In a series of studies, working mainly in mice with implanted human tumors, the researchers showed that if tumors had spread to surrounding tissue, the ACCP-nanoparticle probes enabled them to visualize areas of tumors that they wouldn't ordinarily see either because the tissue was buried beneath other tissue or the tumor simply was difficult to distinguish from normal tissue.

Using a technique called PCR (polymerase chain reaction) to measure tumor DNA, they found that, on average, 90 percent fewer cancer cells remained after surgery to remove tumors in mice using the probe-based molecular guidance compared to surgery without it a 10-fold reduction. They also found that the fluorescently labeled probes hit their mark 93 percent of the time, allowing the researchers to "see" left over tumor tissue.

According to the scientists, only a single injection of the nanoparticle-based probe containing the fluorescent and magnetic tags was needed in order to use MRI to examine the entire mouse model for tumors before and after surgery, in addition to the real-time guidance in surgery.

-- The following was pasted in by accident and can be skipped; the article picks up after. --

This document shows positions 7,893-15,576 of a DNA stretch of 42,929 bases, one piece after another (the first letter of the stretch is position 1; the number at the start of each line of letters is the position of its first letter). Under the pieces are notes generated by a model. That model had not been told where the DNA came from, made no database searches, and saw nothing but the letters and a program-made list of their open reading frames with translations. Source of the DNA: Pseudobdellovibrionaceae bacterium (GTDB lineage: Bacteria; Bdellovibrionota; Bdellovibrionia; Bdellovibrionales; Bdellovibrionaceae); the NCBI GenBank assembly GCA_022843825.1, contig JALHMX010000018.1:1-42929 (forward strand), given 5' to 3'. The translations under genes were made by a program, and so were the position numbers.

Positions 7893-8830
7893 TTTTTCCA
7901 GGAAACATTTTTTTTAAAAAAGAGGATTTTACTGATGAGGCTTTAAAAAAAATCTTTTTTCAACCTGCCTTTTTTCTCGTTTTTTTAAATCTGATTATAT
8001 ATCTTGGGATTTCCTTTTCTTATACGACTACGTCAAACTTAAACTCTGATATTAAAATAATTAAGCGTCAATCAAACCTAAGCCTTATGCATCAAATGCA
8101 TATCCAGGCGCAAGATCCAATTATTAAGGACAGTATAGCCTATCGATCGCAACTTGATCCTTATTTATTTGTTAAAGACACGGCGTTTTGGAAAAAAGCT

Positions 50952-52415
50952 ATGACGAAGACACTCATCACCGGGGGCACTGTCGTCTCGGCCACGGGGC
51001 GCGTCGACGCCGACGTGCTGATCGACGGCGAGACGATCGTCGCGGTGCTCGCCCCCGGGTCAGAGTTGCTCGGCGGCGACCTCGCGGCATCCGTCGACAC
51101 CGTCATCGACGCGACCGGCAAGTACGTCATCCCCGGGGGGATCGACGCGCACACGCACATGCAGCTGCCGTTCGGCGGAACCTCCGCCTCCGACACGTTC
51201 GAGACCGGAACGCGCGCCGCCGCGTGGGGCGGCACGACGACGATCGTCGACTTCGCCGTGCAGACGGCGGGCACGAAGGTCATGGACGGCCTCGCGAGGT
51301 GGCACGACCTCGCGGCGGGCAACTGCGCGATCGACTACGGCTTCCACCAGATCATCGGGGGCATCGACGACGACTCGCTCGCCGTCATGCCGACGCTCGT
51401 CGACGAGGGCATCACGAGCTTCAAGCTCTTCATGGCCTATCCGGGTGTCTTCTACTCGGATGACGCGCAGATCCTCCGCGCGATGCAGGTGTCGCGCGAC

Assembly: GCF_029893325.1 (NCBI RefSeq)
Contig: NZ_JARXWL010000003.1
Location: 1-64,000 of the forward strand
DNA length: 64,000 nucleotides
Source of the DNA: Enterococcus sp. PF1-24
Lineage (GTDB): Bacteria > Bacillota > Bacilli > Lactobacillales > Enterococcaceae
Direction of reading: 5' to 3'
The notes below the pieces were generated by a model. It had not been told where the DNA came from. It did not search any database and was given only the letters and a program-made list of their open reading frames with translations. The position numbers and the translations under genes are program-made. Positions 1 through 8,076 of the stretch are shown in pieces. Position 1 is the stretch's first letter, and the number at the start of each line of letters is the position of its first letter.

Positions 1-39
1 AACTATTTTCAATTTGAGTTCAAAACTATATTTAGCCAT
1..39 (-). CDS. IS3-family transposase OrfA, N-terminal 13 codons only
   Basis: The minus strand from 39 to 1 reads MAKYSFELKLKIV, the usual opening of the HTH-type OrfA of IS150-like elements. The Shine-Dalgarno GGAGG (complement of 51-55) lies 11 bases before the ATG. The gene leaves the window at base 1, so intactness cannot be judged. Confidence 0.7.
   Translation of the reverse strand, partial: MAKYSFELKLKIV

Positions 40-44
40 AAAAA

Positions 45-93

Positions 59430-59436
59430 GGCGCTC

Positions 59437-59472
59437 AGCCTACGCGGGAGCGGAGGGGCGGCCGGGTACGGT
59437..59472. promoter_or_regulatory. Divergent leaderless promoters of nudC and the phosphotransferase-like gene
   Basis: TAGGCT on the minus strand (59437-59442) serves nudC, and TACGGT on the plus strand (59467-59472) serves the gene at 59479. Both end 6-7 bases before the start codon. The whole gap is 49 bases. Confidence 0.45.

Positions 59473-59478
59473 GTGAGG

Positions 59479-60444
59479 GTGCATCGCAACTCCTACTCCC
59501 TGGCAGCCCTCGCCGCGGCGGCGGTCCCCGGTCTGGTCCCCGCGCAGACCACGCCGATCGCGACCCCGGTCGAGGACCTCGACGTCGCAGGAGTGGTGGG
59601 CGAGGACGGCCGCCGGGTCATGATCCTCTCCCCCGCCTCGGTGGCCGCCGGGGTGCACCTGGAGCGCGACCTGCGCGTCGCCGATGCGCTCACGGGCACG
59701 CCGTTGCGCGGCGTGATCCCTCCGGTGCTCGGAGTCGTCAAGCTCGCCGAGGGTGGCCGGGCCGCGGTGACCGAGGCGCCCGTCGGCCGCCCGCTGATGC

Nguyen said that in the future, additional tags may be added, and eventually, a cocktail of personalized probes may be designed for individual types of cancers. If the nanoparticle-based probes are successful in finding tumor cells in humans, the researchers envision using them eventually to deliver chemotherapy drugs to finish off the remaining cancer.

Tsien and Nguyen see many advantages to molecularly guided cancer surgery. Probes can be useful in staging cancer, particularly in prostate cancer, and can be used in a variety of tumor types. In addition, such biological probes can be used in laparoscopic and robotic surgery, where surgeons cannot feel the tumor, and rely much more on sight. If surgeons can completely remove a cancer, it may mean a patient could be cured quickly, and at relatively low cost when compared to long-term chemotherapy.